The art is very romantic, the scenery is elegant, as expected from Shinkai's work.
The sound is great, the OST "One More Time, One More Chance" is the best OST I can say. It really blends throughout the movie theme, and it is really moving.
I can say this movie is excellent, probably one of my favorite romance films. It may be too subjective to declare this as the best romance, but I assure you will enjoy this film, for the feels, or for the romance. You will not regret it.
I'm...confused. I wanted so much to enjoy this movie. I was absolutely sure that this was going to be one of those works of art that leaves you breathless, sitting there for minutes, maybe even an hour after it finishes, just trying to take it all in.
If you love this movie, you will most likely hate me for this review. Call me someone with a heart of ice, whatever you will. I am simply expressing my thoughts on it.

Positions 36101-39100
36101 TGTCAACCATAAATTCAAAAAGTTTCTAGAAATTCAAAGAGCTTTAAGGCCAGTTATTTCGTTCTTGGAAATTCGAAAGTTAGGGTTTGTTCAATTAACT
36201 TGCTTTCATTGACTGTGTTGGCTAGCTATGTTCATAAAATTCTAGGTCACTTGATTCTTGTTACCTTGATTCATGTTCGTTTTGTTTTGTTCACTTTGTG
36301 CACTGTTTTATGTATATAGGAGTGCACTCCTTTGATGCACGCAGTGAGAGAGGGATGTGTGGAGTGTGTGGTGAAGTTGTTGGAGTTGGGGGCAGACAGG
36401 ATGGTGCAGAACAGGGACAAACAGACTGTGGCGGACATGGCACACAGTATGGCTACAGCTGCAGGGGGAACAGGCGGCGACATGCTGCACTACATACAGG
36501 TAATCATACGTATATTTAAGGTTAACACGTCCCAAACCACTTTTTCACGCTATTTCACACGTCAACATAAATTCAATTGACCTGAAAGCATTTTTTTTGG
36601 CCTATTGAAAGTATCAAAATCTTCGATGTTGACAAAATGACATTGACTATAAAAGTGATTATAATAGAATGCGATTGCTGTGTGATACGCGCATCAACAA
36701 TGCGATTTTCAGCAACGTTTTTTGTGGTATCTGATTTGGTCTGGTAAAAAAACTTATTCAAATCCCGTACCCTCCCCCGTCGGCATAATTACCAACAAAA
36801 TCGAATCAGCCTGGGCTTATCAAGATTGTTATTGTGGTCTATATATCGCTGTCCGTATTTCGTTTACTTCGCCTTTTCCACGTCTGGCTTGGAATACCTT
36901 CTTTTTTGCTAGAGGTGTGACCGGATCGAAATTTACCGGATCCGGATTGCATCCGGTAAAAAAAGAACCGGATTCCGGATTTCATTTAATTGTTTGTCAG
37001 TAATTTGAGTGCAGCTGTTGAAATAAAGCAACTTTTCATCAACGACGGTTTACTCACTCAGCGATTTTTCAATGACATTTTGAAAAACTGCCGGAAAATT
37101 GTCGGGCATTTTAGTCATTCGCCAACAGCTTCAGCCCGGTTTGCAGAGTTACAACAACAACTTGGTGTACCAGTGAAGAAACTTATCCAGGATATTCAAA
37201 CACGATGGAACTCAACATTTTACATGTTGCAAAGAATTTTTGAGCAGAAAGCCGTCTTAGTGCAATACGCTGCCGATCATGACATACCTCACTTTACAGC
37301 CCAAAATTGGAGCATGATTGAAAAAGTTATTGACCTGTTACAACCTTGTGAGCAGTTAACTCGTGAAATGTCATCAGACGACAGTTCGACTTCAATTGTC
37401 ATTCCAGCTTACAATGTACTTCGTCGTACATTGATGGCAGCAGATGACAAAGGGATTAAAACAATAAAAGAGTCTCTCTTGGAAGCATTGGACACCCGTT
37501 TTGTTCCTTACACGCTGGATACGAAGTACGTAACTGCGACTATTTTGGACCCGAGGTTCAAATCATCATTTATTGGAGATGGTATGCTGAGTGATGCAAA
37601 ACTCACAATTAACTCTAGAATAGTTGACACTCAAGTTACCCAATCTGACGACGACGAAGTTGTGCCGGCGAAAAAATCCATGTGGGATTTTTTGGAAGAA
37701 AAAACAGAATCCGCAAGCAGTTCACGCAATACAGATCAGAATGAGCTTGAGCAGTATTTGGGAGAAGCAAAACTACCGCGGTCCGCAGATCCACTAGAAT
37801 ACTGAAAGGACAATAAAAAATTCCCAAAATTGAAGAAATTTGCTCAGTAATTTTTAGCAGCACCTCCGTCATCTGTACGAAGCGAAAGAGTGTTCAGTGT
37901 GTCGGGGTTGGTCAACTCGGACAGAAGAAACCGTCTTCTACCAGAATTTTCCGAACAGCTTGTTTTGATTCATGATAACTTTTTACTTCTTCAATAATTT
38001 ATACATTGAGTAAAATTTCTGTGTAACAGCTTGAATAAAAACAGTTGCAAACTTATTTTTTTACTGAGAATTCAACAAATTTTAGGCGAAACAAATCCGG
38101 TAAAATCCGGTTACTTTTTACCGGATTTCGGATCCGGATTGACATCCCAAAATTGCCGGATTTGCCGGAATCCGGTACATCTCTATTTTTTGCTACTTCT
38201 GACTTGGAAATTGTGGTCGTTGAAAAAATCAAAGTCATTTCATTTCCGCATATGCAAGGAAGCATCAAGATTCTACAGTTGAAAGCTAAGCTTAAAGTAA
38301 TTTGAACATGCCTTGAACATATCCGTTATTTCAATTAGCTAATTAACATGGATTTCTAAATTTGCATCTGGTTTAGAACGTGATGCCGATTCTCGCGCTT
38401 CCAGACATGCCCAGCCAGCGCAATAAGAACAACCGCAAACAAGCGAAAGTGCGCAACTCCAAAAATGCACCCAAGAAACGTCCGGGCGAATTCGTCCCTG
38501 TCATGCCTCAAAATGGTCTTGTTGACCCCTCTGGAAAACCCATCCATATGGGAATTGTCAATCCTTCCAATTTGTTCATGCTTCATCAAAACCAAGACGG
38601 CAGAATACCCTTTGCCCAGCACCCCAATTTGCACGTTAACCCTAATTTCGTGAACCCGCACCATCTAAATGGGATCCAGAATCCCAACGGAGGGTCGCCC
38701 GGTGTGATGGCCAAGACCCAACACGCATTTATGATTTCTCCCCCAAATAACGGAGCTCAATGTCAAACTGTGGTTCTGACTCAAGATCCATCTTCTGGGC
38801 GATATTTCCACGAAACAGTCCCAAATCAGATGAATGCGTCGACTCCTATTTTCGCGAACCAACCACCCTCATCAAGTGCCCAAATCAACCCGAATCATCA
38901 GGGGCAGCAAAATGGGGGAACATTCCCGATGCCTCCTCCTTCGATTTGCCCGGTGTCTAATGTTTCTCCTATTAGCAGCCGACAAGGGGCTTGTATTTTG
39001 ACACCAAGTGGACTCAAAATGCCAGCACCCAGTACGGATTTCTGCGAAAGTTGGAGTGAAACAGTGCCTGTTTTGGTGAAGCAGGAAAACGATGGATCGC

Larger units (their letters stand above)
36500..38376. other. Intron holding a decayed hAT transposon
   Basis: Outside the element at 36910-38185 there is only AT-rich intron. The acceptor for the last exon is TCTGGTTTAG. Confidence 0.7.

I'll break this into a two-part review. The first part will be my thoughts, written as I think of them, the second part an analysis with numbers for those who prefer it that way.
Oh, I am sitting here, after watching the movie, but it's not out of awe, it's out of bewilderment because despite all the reviews and recommendations from ,everyone that proclaim it the best movie ever, that the message of it is poignant and beautiful...I can't say that I fully agree. Maybe it's because I'm a heartless robot who has never felt love before, you would say, but no, I've cried and felt emotional at even the smallest hints of feeling, and I've most definitely been in love, known what it's like to feel heartbreak, desolation, the chill when you know the person you love will never share your feelings. But for some reason...I couldn't relate to this movie, try as I might.